Then, too, only the methods change in theft—not the concepts or the motives. People have been stealing since long before money was invented. But the more portable wealth becomes, the easier it is to steal; when cows were the medium of exchange, thieves had a real problem. With the advent of computers, however, cash has become so portable it barely exists, except as an electronic blip. I think of our age in high-tech banking as the Dawn of Fiduciary Symbolism—the era when money has become nothing more than tiny dots of light bouncing off satellites in space.

I should know how it worked; I was head of a group at the bank called Electronic Funds Transfer—or EFT. Our job was to move money

, and there was a group like mine at every bank on earth that had a telex or a telephone. I knew what all these groups did, when they did it, and how they did it. I thought now that such knowledge might come in handy.

Naturally, you can’t squeeze physical money through a phone line. The wire transfers we handled were just memos from one bank, authorizing another bank to take money out of the first bank’s “correspondent account”—like writing a check. Most banks keep such accounts with other banks they regularly do business with; but if they don’t, they must handle these transfers through a third bank where both hold accounts.

In the United States alone, about three hundred trillion dollars a year are moved through the wire transfer systems in this fashion—more than the total assets of all the banks in the country added together. Those banks have no idea how much cash they’ve paid out until they close at the end of each day and add up the total wires they’ve received.

There are also many countries whose governments are uneasy that money can fly across the border without passing the customs officials for taxes to be levied. Who knows whether some Iranian is moving money from Salzburg to San Jose a dozen times a day—and how can something be regulated that’s happening with the confidentiality of a gentlemen’s handshake in a private club? The rules governing banking have been around for aeons; the rules about wire transfers fill a three-by-five note card. If any banking activity needed better security, this was it. That’s what I was banking on.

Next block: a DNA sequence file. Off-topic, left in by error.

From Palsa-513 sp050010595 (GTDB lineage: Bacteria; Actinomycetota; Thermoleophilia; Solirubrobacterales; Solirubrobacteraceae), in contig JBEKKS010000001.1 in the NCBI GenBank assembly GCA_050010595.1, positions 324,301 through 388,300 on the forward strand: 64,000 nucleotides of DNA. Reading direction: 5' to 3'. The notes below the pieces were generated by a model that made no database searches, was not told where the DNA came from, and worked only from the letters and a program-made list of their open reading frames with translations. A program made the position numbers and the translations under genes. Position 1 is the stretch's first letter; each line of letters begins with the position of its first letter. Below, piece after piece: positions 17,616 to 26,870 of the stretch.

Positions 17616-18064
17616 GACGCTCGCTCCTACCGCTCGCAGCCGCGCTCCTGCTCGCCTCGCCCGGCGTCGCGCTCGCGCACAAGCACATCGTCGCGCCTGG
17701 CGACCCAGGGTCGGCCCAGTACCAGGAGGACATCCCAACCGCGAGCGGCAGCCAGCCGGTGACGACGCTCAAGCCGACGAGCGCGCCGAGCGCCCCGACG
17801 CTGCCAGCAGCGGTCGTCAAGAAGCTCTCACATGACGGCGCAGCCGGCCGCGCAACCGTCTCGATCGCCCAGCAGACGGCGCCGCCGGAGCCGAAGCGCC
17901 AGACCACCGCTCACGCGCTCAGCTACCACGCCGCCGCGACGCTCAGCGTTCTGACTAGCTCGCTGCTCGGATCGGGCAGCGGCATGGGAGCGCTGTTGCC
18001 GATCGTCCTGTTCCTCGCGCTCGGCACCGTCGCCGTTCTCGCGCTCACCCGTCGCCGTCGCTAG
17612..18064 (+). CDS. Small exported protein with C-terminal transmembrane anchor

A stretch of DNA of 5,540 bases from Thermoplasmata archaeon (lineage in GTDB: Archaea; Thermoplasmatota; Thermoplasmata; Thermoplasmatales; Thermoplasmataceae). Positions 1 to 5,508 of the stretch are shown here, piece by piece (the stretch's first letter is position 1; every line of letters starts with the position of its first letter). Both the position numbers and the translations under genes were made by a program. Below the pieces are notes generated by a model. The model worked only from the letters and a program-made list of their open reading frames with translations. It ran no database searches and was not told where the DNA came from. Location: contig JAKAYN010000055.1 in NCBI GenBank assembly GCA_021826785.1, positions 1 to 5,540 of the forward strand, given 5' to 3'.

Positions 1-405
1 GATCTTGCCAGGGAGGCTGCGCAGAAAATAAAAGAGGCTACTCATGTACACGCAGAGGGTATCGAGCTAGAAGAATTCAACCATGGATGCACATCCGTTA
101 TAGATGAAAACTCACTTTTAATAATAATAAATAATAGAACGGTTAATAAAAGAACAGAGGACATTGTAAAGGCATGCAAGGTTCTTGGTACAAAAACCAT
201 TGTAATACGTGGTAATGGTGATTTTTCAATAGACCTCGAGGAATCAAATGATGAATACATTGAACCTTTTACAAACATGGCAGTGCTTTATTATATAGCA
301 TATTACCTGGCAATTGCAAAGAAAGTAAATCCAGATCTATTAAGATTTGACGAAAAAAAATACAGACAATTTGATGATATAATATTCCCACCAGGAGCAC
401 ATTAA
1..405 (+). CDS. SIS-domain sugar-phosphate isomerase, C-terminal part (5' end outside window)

But like any banker with black ink in her veins, I never rushed blindly into new ventures. My grandfather, Benjamin Biddle Banks—Bibi—had taught me the rules of the game when I was four years old. “Always calculate the risk,” he’d said. Too bad he hadn’t followed his own advice. Bibi had owned a small chain of California banks he’d built from nothing. Though he was hardly in the same class as Wells Fargo, the Bank of America, or the Bank of the World, his little banks filled a need that no one else had met. Just after the great depression, when California was flooded with Hispanic migrant workers, Russian and Armenian immigrants, all looking for jobs, Bibi—through clever financing and unshakable principles—helped those people get on their feet, buy small plots of land for farms or ranches, and become the economic backbone that saved California from the fate suffered for decades by the rest of the civilized world.

In the 1960s, when conglomeration became a household word and my grandfather’s chain went public, a group of midwestern businessmen quietly bought up his stock and—not so quietly—forced Bibi into a nonvoting, advisory job on his own board, where he could watch the blatant pillaging of the institution he’d spent a lifetime to build. He died within the year. That was the day I decided—bloodlines or no—that banking wasn’t the career for me. I went to New York, studied data processing instead, and became a high-priced Manhattan technocrat.